07 December 2014

Aims of the Scottish Fiddle Orchestra

Break during SFO Rehearsal, Perth High School – November 2014.

The SFO dates from 1980 and, in 2006, it became a company limited by guarantee.

You can find more information about the Orchestra on our “About” page.

Registered charity

The Orchestra is a registered charity.

This means that the Orchestra has to satisfy, and continue to abide by, the “charity test” which, in Scotland, requires that

  • The Orchestra has only charitable purposes, and
  • Its activities provide public benefit in Scotland or elsewhere

There is quite a number of possible charitable purposes and the ones the SFO concentrates on are-

  • The advancement of education. This can cover both formal education, such as that provided through schools and universities, and less formal education in the community. The SFO is more about education in the community.
  • The advancement of the arts, culture, heritage or science.

Constitutional aims

The aims of the SFO, in terms of its constitution are:

“The advancement of the education of the public in the art and science of music by

  • Establishing and running an orchestra
  • The promotion, improvement, development and encouragement of the public education in the performance of music with particular emphasis on Scottish music, through the presentation of public concerts, recitals and recorded works and by such other ways as the Board [of the orchestra] shall determine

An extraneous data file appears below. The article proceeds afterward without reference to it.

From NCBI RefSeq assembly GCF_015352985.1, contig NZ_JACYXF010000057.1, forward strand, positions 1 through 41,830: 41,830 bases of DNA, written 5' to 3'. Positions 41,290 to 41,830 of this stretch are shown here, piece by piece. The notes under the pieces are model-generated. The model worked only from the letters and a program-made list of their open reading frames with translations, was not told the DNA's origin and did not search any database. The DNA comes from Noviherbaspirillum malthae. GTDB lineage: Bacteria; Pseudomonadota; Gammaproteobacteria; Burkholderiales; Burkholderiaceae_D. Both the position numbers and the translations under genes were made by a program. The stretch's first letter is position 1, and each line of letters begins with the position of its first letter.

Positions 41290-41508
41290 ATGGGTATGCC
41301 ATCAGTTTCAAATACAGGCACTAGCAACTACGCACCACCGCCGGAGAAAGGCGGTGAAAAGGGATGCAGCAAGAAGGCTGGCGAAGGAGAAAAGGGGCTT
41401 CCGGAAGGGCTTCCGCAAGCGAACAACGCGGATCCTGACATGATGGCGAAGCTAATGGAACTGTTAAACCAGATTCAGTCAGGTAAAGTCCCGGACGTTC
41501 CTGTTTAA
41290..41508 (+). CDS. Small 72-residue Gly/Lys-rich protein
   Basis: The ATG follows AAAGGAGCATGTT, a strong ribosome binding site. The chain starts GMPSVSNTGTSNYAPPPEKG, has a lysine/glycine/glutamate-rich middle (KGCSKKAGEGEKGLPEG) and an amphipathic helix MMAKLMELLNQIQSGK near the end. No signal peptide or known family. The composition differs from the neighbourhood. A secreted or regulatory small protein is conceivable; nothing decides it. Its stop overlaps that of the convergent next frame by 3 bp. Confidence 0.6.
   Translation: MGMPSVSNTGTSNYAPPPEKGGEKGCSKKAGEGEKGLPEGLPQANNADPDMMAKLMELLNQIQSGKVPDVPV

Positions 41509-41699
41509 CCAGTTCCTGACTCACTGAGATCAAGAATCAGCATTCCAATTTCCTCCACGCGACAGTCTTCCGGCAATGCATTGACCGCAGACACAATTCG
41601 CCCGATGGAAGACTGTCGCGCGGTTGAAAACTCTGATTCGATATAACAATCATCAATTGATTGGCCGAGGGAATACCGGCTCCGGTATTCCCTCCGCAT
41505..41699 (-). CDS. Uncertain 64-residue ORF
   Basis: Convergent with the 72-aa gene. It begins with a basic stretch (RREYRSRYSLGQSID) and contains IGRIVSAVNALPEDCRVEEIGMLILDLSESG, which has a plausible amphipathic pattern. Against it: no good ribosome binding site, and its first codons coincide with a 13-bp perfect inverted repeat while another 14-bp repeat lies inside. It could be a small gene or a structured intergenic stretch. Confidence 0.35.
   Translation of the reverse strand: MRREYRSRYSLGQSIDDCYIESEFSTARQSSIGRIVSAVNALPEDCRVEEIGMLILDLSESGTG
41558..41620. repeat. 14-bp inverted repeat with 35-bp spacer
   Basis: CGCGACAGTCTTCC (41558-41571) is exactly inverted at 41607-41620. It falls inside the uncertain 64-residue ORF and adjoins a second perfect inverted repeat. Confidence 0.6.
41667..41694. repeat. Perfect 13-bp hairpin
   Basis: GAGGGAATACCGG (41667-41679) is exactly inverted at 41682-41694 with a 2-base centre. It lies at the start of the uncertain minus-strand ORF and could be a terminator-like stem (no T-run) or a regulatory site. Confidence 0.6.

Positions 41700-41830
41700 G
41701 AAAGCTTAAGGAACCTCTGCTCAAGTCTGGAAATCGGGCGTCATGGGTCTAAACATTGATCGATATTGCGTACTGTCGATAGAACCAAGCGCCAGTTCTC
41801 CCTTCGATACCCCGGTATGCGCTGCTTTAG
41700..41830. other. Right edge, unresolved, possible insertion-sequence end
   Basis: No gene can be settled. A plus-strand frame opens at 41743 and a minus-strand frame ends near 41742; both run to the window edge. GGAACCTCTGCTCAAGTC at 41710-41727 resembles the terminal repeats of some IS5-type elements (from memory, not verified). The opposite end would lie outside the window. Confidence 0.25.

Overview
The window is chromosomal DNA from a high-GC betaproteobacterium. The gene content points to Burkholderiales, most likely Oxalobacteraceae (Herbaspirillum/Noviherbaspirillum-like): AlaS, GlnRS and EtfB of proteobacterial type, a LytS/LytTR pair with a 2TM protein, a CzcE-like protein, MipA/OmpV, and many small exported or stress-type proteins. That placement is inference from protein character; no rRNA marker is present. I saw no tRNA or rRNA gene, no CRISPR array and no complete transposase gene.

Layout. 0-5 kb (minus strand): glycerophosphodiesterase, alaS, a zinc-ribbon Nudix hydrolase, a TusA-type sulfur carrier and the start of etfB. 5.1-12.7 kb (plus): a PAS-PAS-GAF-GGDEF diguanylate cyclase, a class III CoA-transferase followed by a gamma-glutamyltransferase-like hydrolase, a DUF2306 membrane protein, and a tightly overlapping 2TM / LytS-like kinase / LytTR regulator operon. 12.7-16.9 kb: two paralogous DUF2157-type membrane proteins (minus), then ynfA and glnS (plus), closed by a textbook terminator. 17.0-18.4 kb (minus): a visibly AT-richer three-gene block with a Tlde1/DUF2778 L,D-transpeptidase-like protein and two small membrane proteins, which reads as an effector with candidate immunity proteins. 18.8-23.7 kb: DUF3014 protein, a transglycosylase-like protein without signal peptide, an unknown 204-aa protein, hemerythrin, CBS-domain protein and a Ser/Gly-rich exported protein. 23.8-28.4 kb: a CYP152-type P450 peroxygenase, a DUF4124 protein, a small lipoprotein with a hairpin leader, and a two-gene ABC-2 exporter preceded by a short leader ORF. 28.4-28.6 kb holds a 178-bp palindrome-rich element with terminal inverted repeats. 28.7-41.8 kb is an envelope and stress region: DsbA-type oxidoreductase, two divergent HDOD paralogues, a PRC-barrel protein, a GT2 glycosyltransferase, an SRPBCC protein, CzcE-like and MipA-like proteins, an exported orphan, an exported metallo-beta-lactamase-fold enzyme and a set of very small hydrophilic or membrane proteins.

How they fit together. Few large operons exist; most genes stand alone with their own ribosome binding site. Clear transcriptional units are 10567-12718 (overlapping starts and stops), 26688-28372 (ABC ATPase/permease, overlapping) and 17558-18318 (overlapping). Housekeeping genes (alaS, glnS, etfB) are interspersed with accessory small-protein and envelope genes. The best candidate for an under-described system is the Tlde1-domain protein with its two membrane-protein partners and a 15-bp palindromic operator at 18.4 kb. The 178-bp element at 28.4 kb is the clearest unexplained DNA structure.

• To promote, encourage and preserve the heritage and culture of traditional Scottish music, particularly Scottish fiddle playing; and
  • Such other general purposes as the Board of Directors of the SFO shall determine in their absolute discretion.”

What this looks like in practice

So, although the Orchestra’s emphasis tends to be on fiddle playing and fiddle music, other instruments, such as cello, double bass, accordion and bagpipes also feature prominently.

We play mainly Scottish music but are heavily influenced by, and regularly feature, music from other related traditions – for example, Irish, Cape Breton and French-Canadian. Even within Scottish fiddle music, though regional distinctions have tended to become increasingly blurred, there are still unique features and proud heritage in the styles of playing found in Shetland, the West Highlands, and the North East.

And while the Orchestra is itself a charity, much of our focus over the last 30 years has been in raising funds for other charities.

The members of the SFO are diverse in terms of age, occupation and geographical location – united by their love of Scottish music and culture, and the fun of playing together as a group.  Out of a membership of 120 or so, there are still several founder members.